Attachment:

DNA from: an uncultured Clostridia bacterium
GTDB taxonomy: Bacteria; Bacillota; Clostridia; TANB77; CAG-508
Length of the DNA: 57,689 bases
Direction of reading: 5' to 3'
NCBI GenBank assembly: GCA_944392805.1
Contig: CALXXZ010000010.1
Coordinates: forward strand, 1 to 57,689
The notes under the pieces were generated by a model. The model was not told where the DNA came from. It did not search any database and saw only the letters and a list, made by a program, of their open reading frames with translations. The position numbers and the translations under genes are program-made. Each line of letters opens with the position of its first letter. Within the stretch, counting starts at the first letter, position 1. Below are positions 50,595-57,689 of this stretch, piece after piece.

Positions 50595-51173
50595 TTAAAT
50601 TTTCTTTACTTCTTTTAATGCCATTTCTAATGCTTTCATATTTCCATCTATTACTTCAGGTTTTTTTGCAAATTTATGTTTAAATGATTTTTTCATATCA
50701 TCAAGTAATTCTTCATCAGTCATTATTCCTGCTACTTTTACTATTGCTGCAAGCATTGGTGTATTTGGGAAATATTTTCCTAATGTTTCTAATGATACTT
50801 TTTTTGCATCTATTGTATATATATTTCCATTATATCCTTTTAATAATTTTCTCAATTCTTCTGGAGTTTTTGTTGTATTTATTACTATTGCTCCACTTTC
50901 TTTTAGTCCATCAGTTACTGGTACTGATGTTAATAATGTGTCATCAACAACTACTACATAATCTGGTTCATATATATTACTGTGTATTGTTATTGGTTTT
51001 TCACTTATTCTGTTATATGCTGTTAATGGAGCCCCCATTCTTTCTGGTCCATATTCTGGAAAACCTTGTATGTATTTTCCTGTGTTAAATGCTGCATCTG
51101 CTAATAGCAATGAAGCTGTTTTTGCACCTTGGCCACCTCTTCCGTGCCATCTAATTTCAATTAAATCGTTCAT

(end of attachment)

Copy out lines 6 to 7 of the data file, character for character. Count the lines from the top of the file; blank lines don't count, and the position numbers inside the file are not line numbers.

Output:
Contig: CALXXZ010000010.1
Coordinates: forward strand, 1 to 57,689